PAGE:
Language: French & German
Initiated by the photographers’ agency OSTKREUZ and the Bundesstiftung zur Aufarbeitung der SED, this exhibition invites visitors to take a journey through images and time to discover life in East Germany at a time when the Berlin Wall still separated the two Germanies. The pictures of German photographer Harald Hauswald, accompanied by texts by historian and author Stefan Wolle, show us a GDR without make-up or artifice.
Harald Hauswald, born in Radebeul in 1954, trained as a photographer in Dresden and moved to East Berlin in 1978. In the 1980s, he roamed the streets there to immortalize what other photographers did not see or find worthy of interest: scenes from everyday life, single and elderly people, couples in love, rockers, hooligans and young people working for peace and environmental protection in the church. One of the principles of socialist realism is to place “Man at the center”. Harald Hauswald applies it in his own way. His work is not worth any price, but trouble with the authorities. Naturally, Harald Hauswald also photographs dilapidated facades and queues in front of grocery stores. But his photography does not so much seek to be subversive as to declare his love for the people of the GDR. For a brief moment, an almost tender relationship develops between the people photographed and the photographer, a relationship that continues to touch the viewer today. Hauswald’s photographs shape the image we have of the GDR before its fall and are regularly exhibited worldwide.
Stefan Wolle, born in Halle/Saale in 1950, obtained his school-leaving certificate in 1969 in Berlin and passed his specialized worker’s examination as a bookseller. From 1971, he studied German history and philology at the Humboldt University of East Berlin. In 1972, he was forced to abandon his studies due to critical political statements and had to “prove himself in the factory” for a year. After his reintegration and graduation, he worked at the Academy of Sciences. In 1984, he received his doctorate on German-Russian relations around 1800. After the fall of the Berlin Wall, Stefan Wolle became a technical expert on Stasi files for the Round Table (dialogue with the regime’s new political forces); in March 1990, he co-authored Ich liebe euch doch alle (I love you all, however, I love you all), the first collection of Stasi documents, which became the GDR’s latest bestseller. As a historian, he later worked at the Humboldt University and the Free University of Berlin. Since 2005, he has been the director of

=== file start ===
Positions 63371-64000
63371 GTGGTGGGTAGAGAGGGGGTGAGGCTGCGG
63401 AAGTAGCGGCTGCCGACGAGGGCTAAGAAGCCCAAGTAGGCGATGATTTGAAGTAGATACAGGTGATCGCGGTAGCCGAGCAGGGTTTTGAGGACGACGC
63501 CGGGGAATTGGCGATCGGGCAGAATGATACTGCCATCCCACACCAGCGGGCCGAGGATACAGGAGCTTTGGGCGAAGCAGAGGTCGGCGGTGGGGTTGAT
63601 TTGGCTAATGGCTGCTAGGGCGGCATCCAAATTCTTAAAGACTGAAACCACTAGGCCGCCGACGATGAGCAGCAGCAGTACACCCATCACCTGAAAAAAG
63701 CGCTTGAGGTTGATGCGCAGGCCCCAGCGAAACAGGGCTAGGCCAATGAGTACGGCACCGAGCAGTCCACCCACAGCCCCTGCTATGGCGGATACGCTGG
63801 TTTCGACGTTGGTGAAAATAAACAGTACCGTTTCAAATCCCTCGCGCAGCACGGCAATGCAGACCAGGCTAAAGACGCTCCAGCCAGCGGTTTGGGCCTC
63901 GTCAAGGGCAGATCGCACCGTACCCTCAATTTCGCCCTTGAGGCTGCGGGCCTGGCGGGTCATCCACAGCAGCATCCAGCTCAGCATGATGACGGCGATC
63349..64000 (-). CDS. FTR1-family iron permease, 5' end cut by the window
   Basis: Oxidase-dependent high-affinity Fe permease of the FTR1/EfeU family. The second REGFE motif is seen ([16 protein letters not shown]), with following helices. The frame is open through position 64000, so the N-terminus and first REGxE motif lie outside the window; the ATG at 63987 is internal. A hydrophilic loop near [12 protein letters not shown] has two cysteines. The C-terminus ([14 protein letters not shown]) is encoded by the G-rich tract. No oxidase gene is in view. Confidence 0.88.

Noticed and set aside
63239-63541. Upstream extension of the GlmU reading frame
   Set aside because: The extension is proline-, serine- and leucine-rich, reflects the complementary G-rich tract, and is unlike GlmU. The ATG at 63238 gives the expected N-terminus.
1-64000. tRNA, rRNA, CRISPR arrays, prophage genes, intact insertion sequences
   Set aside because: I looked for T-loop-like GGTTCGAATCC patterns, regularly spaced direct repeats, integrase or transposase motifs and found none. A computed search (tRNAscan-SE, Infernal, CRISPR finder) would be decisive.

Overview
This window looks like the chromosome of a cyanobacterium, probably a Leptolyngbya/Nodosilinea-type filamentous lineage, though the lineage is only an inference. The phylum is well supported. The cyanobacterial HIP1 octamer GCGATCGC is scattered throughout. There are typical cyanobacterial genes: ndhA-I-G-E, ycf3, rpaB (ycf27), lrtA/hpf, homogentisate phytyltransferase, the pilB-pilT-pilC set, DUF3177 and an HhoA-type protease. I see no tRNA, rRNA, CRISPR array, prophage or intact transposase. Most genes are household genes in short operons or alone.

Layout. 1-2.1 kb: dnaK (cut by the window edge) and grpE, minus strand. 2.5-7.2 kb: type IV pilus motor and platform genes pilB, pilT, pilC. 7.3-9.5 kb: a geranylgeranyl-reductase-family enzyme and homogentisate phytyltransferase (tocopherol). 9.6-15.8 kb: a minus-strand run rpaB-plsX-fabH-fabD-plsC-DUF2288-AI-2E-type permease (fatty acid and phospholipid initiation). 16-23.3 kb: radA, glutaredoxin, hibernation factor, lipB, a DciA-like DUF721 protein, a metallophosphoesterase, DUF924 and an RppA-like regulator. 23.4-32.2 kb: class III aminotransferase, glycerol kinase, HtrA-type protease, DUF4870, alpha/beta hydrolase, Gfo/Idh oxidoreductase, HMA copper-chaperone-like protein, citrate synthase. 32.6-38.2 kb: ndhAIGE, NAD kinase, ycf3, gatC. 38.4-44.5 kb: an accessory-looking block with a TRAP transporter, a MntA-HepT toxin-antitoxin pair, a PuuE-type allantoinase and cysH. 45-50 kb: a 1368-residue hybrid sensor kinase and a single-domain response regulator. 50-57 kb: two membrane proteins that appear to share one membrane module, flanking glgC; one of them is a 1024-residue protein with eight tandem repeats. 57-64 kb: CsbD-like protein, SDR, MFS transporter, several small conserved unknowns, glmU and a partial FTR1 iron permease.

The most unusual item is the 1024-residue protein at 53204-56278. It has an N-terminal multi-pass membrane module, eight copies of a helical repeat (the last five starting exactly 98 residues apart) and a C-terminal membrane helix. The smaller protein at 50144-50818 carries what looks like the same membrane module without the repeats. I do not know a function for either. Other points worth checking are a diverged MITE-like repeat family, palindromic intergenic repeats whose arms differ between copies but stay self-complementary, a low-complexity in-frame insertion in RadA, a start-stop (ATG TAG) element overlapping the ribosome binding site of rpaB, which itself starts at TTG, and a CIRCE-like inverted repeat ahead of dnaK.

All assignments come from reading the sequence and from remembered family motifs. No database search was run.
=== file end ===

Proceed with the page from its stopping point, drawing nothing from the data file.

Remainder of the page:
scientist of the GDR Museum in Berlin. He is best known for his trilogy Die heile Welt der Diktatur (The Intact World of Dictatorship). Readers appreciate his lively and realistic descriptions of the GDR, based on both scientific sources and his own experience.
The German Federal Foundation for Dictatorship Research of the SED (Bundesstiftung zur Aufarbeitung der SED-Diktatur) contributes to the in-depth analysis of the causes, history and consequences of communist dictatorships in Germany and Europe through its grants for various projects and its own offerings: www.bundesstiftung-aufarbeitung.de. The photographers’ agency Ostkreuz was founded in Paris in 1990 by seven East German photographers. Today, the agency has 22 members and is one of the most renowned in Germany: www.ostkreuz.de.
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